An online clean technology database

Greening the built environment

Greening the built environment is one of the most feasible and cost effective mitigation options for building sectors in rural and low density urban areas. Simple techniques, such as providing a garden and a pond, can be found in traditional houses in many countries. Taking a traditional house setting in Vietnam for example, plants in the garden provide vegetables and fruit, absorb carbon dioxide, offer shade and cool the ambient temperature. The pond collects rainwater run-off, supplies water for garden irrigation, and can be used to grow fish, and create a pleasant microclimate through evaporative cooling.

Building integrated greenery systems allows the provision of greenery beyond the conventional garden and courtyard, to the building itself (such as roof and façade) and even becoming part of a building component (such as a sky terrace). These technologies are relevant in high density urban settings, where land is scarce. They provide multiple benefits, such as lowering the ambient temperature, acting as additional insulation to roof and wall surfaces, thus reducing cooling load and saving energy. Plants also absorb carbon dioxide, help cleanse the air, and provide visual amenity.

Introduction top

Green roofs are covered extensively with vegetation, such as grass or shrubs using an integrated support system. This system often includes substrate, filter, irrigation, water storage and drainage systems as well as water proofing of a roof surface/structure. In-situ installation is a conventional green roof application. It involves assembling the green roof layer by layer directly on the roof. The size and shape of the layers are configured to suit the roof design. Green roofs are designed to be lightweight, and typically cannot support heavy activities, just maintenance.

Roof gardens, balcony gardens and sky terraces are gardens with plants located on rooftops, balconies and terraces of buildings with accessibility for outdoor activities. Plants on these gardens can be more diverse and often include trees in addition to grass and shrubs. Depending on the type of plants it supports, soil depth typically ranges from 0.2m to over 1m (NParks, 2002). Integrated irrigation, drainage and waterproofing of the roof surface are common components of a rooftop garden.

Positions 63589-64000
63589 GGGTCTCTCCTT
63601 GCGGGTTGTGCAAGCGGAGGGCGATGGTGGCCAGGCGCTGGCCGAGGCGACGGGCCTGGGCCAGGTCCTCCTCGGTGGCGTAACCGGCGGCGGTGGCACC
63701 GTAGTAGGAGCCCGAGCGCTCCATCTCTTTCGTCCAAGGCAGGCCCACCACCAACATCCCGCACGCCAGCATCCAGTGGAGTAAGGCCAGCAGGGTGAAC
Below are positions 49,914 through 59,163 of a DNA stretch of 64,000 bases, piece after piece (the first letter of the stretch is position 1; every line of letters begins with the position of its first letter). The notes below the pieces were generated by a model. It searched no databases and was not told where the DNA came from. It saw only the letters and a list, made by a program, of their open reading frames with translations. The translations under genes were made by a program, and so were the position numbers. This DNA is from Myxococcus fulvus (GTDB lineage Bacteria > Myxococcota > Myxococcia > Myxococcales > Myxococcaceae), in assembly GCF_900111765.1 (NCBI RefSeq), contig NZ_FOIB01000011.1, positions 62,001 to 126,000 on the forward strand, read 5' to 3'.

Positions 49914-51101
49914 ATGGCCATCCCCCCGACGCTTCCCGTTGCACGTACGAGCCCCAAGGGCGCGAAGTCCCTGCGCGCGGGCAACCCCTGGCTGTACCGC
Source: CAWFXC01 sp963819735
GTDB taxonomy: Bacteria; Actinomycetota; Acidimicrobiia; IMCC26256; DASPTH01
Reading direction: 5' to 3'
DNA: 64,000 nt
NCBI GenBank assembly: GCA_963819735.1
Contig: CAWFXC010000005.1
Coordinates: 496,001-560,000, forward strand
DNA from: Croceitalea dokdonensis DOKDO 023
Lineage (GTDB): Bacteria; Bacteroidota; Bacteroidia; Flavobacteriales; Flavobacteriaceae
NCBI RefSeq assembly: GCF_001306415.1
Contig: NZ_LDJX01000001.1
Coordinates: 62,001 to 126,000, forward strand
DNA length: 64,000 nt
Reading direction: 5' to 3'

Green façades/wall sallow plants to grow on building façades/wall surfaces through various means i.e., creepers with self clinging roots on wall surfaces, twining plants on mesh or cable support, and carrier panels with pre-grown plants fixed vertically on walls (NParks, 2010). Lightweight supporting structures can be made of polypropylene-based or synthetic fabric materials, while lightweight growing mediums consist mainly of volcanic stones and pumice.

illustration © climatetechwiki.org

Figure 1: Common green façade/wall types.

Although building integrated greenery systems are not a new concept, their application has been picked up in recent years offering opportunities for further research and development, innovation and improvement.

An important ongoing research and development area is plant selection for various climatic regions and greenery systems. For green roof and green façades/wall applications, the selected vegetation must be able to thrive under intense sunlight and be drought-resistant. Selecting plants with shallow roots is a criterion to meet the light-weight and low maintenance nature of green roof systems. Other criteria in plant selection include:

  1. Plants with thicker and denser coverage of leaves for better shading effect and better thermal performance
  2. Use of native plants to nurture local biodiversity.

In the technological aspect, the performance of building integrated greenery systems has been improved, thanks to the development of new substrate system, built-in automatic irrigation systems with rain sensors, and built-in drainage systems. Such technologies help to make the greenery systems more lightweight, more water efficient, less maintenance intensive, and to eliminate potential water leakage problems.

The application of green roofs and green façades/walls is also shifting from in-situ application (i.e., assembling the green roof layer by layer directly on the roof) to modular based. Such application provides shorter installation time, minimum risk of damaging building materials, flexibility in design (in terms of mixing and matching various type of plants to create interesting design patterns), and ease of maintenance and replacement.

In green roofs, modules are small trays with sizes ranging from 0.25 to 2m2. Each tray is equipped with drainage, drip irrigation (optional), filter layer, substrate, media layer and grass/shrubs. In green façades/walls, modulisation is applicable for carrier system types. Each carrier panel is a module with a depth ranging from 100mm to 250mm. The modules can be lined up on a metal frame, which is fixed onto façade/wall surface. Irrigation and drainage pipes are interconnected between the modules and hidden within or behind the frame.

illustration © climatetechwiki.org

Figure 2: Green façade modular system embedded with irrigation and self drainage technologies.

Feasibility of technology and operational necessities top